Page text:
Although most people don’t look for skincare products that can double up as an insect repellant, this is still a useful property to have. Thanks to its natural scent, linalool is able to offer protection against many insects. While the EPA notes that linalool isn’t effective against mosquitos, recent research proves them wrong.

That said, most of the studies that have been carried out so far have made use of 100% linalool, rather than natural linalool in an essential oil. Therefore, while the chemical itself may have insect-repelling properties, it’s difficult to ascertain whether or not it still offers these benefits in its natural form.

Other Therapeutic Uses for Linalool Essential Oils

Linalool’s skincare benefits may be limited, but this doesn’t mean that the terpene doesn’t have its uses in the medical field.

Let’s start by looking at nervous system disorders, such as epilepsy. Studies have found that the way in which linalool exposure affects brain activity can help to treat the seizures caused by this disease. Not only that, but it helps with pain too by blocking pain signals from the brain.

With stress levels rife these days, linalool is also revered for being an anxiety treatment. Studies have been carried out on rats and mice, who were exposed to the terpene through inhalation of a vapor, after having stress induced. Results showed that not only did stress levels dramatically drop down to near-normal, compared to the control group, but this also gave the immune system a boost, meaning improved overall health and disease resistance [3].

It’s also worth noting that linalool has sedative effects. Many use essential oils containing the terpene to help them to sleep, with lavender oils being particularly popular for this – it’s a great compound for calming the brain and the body down.

The Side Effects of Linalool

So far, linalool doesn’t seem quite so bad. However, when it comes to safety, things aren’t quite so clear. Linalool is classed as a sensitizing ingredient, meaning that it can irritate sensitive skin.

It’s also known for oxidizing quickly once it comes into contact with the air. Although many companies include other ingredients in their cosmetics formulas to slow this oxidization down, it still happens. As a result, linalool can cause some serious damage to skin cells, even accelerating the effects of aging.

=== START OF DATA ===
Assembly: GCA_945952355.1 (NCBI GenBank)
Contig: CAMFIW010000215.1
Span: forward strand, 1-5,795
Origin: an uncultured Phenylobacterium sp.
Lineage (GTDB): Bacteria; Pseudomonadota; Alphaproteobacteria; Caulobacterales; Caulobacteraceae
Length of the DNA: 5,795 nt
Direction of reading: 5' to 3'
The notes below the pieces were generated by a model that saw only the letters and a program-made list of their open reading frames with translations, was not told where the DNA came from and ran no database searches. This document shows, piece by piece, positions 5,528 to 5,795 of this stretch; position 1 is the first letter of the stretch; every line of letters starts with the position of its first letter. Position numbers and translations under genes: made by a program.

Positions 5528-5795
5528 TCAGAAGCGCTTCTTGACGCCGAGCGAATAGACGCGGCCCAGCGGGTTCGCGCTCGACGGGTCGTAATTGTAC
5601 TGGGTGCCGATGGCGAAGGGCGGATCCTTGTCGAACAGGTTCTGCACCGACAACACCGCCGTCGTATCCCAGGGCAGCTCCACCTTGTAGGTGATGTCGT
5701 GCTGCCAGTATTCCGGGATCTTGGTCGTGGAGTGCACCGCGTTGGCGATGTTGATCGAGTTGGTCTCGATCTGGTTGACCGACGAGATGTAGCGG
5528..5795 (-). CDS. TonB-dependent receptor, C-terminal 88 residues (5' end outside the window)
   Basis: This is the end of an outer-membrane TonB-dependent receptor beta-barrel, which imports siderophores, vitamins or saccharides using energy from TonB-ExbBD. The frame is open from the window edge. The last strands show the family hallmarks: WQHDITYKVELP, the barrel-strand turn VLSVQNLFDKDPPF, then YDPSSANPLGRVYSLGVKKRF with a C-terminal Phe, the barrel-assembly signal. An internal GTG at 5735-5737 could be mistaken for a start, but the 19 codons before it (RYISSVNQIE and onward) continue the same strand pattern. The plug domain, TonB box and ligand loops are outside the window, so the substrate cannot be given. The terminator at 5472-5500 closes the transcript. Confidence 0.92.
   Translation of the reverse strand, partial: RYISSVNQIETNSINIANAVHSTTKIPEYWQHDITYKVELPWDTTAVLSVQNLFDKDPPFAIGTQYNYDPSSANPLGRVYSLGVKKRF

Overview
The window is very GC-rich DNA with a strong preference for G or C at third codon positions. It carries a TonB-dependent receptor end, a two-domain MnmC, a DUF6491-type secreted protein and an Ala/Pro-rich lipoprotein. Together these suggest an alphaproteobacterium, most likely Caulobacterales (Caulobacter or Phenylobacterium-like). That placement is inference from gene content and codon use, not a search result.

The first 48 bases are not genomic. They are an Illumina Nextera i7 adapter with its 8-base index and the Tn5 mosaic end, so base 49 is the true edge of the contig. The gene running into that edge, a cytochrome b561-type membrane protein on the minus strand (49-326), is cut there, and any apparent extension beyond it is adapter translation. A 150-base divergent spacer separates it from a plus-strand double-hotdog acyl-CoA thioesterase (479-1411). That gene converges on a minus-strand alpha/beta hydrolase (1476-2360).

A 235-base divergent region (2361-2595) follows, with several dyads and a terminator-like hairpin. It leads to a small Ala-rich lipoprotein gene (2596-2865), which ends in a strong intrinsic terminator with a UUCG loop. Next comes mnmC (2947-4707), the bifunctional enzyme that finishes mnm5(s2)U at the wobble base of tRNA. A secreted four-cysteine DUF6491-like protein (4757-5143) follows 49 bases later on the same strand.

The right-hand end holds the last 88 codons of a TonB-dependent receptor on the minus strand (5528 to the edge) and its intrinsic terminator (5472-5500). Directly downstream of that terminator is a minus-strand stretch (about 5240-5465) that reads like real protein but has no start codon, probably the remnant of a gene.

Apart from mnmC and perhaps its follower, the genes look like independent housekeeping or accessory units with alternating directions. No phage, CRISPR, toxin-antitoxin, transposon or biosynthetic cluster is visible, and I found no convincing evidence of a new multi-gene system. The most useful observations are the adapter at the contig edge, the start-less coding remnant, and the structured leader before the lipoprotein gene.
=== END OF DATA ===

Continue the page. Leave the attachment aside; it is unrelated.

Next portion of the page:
Pretty woman with flowers in her hair

FAQs

What is linalool good for?

Linalool is good for multiple things – it’s an anti-inflammatory, it reduces anxiety and stress, it improves brain function, and it is a useful treatment for many health conditions.

Is linalool toxic to humans?

Although safe in small amounts, linalool can be toxic to humans in high concentrations.

Is linalool bad for your skin?

It all depends on your skin type. While this terpene alcohol is tolerated by many, linalool may cause irritation to sensitive skin.

Summary

Linalool isn’t an ingredient that you can easily avoid – it’s a natural component of some of the most fragrant essential oils out there. However, while it may have its place in medicine and therapeutic treatments, it’s not the best ingredient for your skin. Its potential side effects could be forgiven if its benefits outweigh the risks, but they simply don’t, especially when it comes to synthetically produced linalool. While essential oils containing linalool don’t need to be shunned if you haven’t yet experienced skin issues from the ingredient, it would be advisable to stay away from products containing synthetic linalool as an additive.

References

[1] https://onlinelibrary.wiley.com/doi/epdf/10.1111/1750-3841.12407
[2] https://www.sciencedirect.com/science/article/abs/pii/S0944711304701804
[3] https://www.ncbi.nlm.nih.gov/pubmed/19456160

About The Author

Brenda Lawrence

I’ve been a writer nearly all my life and a professional one for almost ten years. My reviews are meticulously researched and fact-checked to allow you to find the brand or product that will meet your needs.